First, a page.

Irishwoman in Florida: ‘Our sense of foreboding is increasing’

Hurricane Matthew ‘. . . will kill you’, our state governor earlier announced


Cathy Tobin, who has lived in Florida for more than 20 years, sent this report as Hurricane Matthew approached her home in Orlando last night.

Hurricane season in Florida runs from June 1st to November 30th. Veteran Floridians know that those five months are also silly season for local news and weather shows; the slightest bit of movement off the coast of Africa is likely to lead to pronouncements of impending doom. Usually the cloudy clumps on the weather map disperse or veer off, leaving the TV weather guys crestfallen, and the rest of us chuckling at our own insightfulness in not having been bothered to begin with. Sometimes, however, the pronouncements are accurate.

Hurricane Andrew in 1992 is a prime example of that. Andrew, a category 5 hurricane, hit a year before I moved to Orlando, but my cousin Val ran into it on his honeymoon in South Florida, and described it terms that put hurricanes right at the top of my “things I may not like about living in Florida” list - even beating alligators, mosquitos and snakes.

For the first few years after I moved to Florida from Ireland, I watched every slight swirl in the Atlantic with the exact degree of attention and trepidation that the weather guys wanted me to. Ten years in and I had noticed a definite pattern of dissipation or redirection, leading me to become almost native grade blasé about the whole hurricane thing. Until Charley, that is.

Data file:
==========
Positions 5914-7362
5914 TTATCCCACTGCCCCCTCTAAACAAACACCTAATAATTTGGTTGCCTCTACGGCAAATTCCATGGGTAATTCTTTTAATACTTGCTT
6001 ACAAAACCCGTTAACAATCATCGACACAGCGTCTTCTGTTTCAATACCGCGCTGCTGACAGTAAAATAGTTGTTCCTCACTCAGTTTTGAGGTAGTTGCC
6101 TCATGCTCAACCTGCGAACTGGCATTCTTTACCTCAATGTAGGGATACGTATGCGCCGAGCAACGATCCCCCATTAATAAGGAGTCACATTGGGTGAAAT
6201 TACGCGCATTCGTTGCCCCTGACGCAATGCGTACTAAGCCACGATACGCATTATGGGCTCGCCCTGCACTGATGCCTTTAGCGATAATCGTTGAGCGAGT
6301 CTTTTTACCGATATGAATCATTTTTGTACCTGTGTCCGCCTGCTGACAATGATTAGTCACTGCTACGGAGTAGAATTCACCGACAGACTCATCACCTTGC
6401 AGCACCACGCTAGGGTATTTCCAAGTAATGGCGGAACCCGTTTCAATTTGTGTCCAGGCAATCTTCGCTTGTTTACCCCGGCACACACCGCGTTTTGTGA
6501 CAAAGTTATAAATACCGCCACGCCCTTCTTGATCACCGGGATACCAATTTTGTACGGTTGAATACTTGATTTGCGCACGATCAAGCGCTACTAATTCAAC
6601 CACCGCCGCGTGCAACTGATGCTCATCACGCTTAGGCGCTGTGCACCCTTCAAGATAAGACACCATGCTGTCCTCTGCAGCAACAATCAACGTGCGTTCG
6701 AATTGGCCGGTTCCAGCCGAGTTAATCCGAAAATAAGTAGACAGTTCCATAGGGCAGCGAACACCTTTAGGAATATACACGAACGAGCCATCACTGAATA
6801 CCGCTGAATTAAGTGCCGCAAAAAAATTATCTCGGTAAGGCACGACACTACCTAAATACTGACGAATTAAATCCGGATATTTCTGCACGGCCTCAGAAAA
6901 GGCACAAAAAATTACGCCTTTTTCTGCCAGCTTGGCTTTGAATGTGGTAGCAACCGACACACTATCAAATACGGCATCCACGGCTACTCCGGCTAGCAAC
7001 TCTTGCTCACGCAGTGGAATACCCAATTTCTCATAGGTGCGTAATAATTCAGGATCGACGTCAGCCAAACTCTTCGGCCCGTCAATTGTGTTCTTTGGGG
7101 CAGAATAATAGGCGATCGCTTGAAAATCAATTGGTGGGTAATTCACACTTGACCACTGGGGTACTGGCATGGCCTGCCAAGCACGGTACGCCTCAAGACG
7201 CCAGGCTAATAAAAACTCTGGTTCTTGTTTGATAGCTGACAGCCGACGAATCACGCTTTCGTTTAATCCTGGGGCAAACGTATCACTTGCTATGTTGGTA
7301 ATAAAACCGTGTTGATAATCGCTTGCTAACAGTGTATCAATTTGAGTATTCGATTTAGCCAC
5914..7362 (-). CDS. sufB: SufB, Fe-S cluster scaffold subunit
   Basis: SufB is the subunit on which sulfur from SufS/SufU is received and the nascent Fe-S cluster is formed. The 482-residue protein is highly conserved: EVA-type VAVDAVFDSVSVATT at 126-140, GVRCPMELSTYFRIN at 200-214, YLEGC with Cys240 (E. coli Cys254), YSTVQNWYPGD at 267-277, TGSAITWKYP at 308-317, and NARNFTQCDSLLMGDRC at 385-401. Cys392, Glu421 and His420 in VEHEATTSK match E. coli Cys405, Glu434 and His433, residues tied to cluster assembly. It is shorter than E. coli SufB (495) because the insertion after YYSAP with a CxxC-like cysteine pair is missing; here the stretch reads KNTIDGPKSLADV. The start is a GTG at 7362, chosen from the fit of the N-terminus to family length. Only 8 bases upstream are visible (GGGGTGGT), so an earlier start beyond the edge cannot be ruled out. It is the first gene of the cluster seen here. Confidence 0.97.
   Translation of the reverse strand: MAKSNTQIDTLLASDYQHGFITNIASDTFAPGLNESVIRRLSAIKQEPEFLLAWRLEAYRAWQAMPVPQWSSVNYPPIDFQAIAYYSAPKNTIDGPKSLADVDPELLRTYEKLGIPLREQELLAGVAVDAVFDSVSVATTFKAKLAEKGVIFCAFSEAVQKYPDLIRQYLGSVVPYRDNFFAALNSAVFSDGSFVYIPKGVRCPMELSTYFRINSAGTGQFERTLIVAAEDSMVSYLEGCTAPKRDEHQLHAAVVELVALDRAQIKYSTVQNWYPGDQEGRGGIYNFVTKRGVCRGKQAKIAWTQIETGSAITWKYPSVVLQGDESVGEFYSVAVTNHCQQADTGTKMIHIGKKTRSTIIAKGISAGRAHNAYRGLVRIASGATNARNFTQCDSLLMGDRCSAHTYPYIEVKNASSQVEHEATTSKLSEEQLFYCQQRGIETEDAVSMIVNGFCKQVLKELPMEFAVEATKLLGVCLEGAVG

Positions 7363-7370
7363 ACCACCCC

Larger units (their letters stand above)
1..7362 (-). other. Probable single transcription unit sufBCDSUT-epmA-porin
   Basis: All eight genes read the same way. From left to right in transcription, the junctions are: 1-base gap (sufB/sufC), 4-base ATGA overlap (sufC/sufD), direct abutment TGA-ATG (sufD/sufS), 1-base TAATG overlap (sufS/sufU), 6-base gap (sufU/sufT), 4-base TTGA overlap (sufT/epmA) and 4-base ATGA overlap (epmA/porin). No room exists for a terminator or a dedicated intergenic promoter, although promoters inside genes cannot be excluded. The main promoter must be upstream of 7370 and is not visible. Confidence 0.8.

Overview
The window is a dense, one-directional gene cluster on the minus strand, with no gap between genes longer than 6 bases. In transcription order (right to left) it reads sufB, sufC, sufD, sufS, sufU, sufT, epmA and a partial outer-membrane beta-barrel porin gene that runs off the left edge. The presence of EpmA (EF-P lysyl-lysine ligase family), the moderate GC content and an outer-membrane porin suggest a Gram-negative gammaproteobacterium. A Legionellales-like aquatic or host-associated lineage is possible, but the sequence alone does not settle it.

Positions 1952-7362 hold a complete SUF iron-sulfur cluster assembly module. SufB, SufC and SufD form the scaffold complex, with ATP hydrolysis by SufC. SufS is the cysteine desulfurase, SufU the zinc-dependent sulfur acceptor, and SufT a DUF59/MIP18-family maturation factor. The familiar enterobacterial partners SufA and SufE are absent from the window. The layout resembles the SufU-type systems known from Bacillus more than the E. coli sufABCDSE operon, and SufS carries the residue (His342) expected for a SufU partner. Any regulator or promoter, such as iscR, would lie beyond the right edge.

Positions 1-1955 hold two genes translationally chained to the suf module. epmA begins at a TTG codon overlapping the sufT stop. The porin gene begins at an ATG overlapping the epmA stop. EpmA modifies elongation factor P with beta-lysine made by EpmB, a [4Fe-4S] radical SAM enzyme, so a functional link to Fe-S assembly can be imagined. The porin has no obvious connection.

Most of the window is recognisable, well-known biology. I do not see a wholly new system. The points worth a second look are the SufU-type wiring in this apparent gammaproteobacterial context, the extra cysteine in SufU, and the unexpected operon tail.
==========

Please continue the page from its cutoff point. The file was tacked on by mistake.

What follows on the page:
In August 2004, it became clear that one particular swirly mass coming headed towards Florida was not going to fade into oblivion. Veteran Floridians tend to play chicken with hurricanes. Even when the weather guys were yelling, “we really mean it this time”, it was only when the storm was a couple of days out that we started to pay attention. In fact, I went straight from blasé to terrified with no stops in between.

There’s something incredibly surreal about an approaching hurricane. We could see the storm tracking towards us on our TV screens and there was nothing we could really do about it other than stock up on water, canned food, batteries, flash lights, ice and such. The grocery store shelves were ransacked. I remember thinking it was odd how bread was such a hot commodity (people seem compelled to make sandwiches in hurricanes). Alcohol, more understandably, is also a hurricane staple, and hurricane parties are actually a thing.

In 2004, my husband Tom and I had expanded our tribe to include a one-year-old, a three-year-old and a five-year-old. We got as prepared as we could. We brought in outside furniture and anything that might become a projectile. We stocked up on the recommended supplies, filled the cars up with petrol, and reckoned the rest was out of our control. Then Tom had to go to work; he’s a firefighter and is wont to be at work during hurricanes and such. That left me, our three children, my mother, and our friend Colin, taking shelter in our little tree shaded bungalow as the winds picked up.